Jeremiah 13:16
Give glory to the LORD your God, before he cause darkness, and before your feet stumble on the dark mountains, and, while you look for light, he turn it into the shadow of death, and make it gross darkness.
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(16) Give glory to the Lord your God.—Probably in the same sense as in Joshua 7:19 and John 9:24, perhaps also in Malachi 2:2, “give glory by confessing the truth, even though that truth be a sin that involves punishment.” “Confess your guilt ere it be too late for pardon.” This fits in better with the context than the more general sense of “ascribing praise to God.”

Before your feet stumble upon the dark mountains.—Literally, the mountains of twilight, the word used being employed exclusively first of the coolness and then of the gathering gloom of evening twilight, and never of the dawn. (Compare its use in Job 3:9; Job 24:15; Proverbs 7:9.) The fact that the shadows are deepening is obviously one of the vivid touches of the figurative language used. The “gloaming” of the dusk is to pass on into the midnight darkness of the “shadow of death.” The same thought is found in Isaiah 59:10, and (probably with some reference to this very passage) in our Lord’s words, “If a man walk in the night he stumbleth” (John 11:10; John 12:35).

13:12-17 As the bottle was fitted to hold the wine, so the sins of the people made them vessels of wrath, fitted for the judgments of God; with which they should be filled till they caused each other's destruction. The prophet exhorts them to give glory to God, by confessing their sins, humbling themselves in repentance, and returning to his service. Otherwise they would be carried into other countries in all the darkness of idolatry and wickedness. All misery, witnessed or foreseen, will affect a feeling mind, but the pious heart must mourn most over the afflictions of the Lord's flock.The dark mountains - Rather, "the mountains of twilight." Judah is not walking upon the safe highway, but upon dangerous mountains: and the dusk is closing round her. While then the light still serves let her return unto her God.

And, while ye look ... - Translate, "and ye wait for light, and He turn it (the light) into the shadow of death, yea change it into clouded darkness."

16. Give glory, &c.—Show by repentance and obedience to God, that you revere His majesty. So Joshua exhorted Achan to "give glory to God" by confessing his crime, thereby showing he revered the All-knowing God.

stumble—image from travellers stumbling into a fatal abyss when overtaken by nightfall (Isa 5:30; 59:9, 10; Am 8:9).

dark mountains—literally, "mountains of twilight" or "gloom," which cast such a gloomy shadow that the traveller stumbles against an opposing rock before he sees it (Joh 11:10; 12:35).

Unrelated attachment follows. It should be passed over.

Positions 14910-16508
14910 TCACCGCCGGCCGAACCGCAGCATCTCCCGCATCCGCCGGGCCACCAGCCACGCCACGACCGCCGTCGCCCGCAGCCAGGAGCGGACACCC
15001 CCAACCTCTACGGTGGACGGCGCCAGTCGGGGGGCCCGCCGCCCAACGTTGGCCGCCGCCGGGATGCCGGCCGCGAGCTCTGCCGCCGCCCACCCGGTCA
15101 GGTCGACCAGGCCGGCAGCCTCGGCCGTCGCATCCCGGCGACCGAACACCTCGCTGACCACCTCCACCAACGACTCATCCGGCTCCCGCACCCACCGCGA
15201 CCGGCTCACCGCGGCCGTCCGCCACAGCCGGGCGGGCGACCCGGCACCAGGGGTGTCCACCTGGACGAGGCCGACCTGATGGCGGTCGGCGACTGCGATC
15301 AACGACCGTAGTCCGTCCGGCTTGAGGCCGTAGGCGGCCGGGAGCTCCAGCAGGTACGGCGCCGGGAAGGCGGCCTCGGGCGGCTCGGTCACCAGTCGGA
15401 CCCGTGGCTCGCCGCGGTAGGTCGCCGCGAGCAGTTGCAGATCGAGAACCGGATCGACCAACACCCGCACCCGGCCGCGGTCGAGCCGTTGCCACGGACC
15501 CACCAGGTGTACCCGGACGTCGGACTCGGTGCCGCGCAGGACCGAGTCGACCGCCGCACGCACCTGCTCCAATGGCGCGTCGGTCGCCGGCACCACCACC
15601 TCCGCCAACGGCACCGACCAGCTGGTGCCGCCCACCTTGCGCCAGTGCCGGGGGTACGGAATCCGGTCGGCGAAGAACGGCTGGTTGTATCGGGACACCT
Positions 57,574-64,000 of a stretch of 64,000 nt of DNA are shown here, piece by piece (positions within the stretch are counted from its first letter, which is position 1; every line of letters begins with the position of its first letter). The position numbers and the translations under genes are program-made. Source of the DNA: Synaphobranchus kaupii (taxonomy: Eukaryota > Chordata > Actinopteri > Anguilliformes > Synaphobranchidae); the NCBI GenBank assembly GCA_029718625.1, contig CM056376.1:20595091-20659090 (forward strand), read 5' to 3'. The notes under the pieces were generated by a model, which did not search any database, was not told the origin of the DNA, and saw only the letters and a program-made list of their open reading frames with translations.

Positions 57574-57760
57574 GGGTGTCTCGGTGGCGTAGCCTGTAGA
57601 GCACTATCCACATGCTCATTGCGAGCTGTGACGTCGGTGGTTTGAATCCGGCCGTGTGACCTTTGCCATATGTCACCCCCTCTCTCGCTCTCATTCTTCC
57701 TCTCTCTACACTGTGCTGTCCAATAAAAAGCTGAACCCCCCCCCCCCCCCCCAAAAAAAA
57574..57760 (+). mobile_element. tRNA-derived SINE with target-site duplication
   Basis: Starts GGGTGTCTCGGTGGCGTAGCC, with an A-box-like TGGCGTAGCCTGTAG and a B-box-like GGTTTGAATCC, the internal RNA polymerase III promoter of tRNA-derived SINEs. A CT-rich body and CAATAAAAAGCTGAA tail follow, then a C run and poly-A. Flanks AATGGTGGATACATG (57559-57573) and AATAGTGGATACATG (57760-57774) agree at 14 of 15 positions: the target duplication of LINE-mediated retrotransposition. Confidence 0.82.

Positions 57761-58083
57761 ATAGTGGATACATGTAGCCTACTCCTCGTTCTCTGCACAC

shadow of death—the densest gloom; death shade (Ps 44:19). Light and darkness are images of prosperity and adversity.

Glorify God, by a humble confession of your sins, Joshua 7:19,20, by submitting yourselves to God, Jam 4:7, humbling yourselves under his word, Jam 4:10, and under his mighty hand, 1 Peter 5:6, before God brings upon you his great and heavy judgments before threatened. As a state of prosperity is set out often in Scripture by the notion of

light, which is a pleasant and cheering thing; so a state of affliction is often set out to us in Scripture under the notion of

darkness, Isaiah 8:22 Joel 2:2 Amos 5:18, &c.: and as in the want of light, which is directly to our feet, men are prone to stumble at any thing that lies in their way so as they know not how to direct their feet or take their steps; so in times of affliction, especially great afflictions, men are ordinarily perplexed, and know not what course to take. In the latter part of the verse he seemeth to threaten God’s disappointment of their expectations. The Jews to the last appeared highly confident, looking for light, but they met with great disappointment, even gross darkness. Give glory to the Lord your God,.... By confessing sin unto him; by humiliation for it before him; by believing what he says, hearkening to his word, and obeying his commands, and living to his honour and glory; see Joshua 7:19, especially by believing in Christ, the true God, and true Messiah, embracing his Gospel, and his ordinances:

before he cause darkness; before the Lord brings on the dark dispensation threatened, the calamity before spoken of; repent while space is given, before it is too late; so the Targum,

"before tribulation comes upon you, and ye be like to those that walk in darkness.''

The Babylonish captivity may be meant, which was a dark day with the Jews, as is their present case, and which may be included; and it is applicable to any dark state of the church of God, such as may be now apprehended as near, through the spread of Popery, the growth of errors and heresies, the persecution of the saints, the slaying of the witnesses, the cessation of the Gospel ministry and ordinances for a while; which is that day of darkness and gloominess, that hour of temptation that shall come upon all the earth, to try its inhabitants; happy those that give glory to God by their faith in him, and by keeping the word of his patience: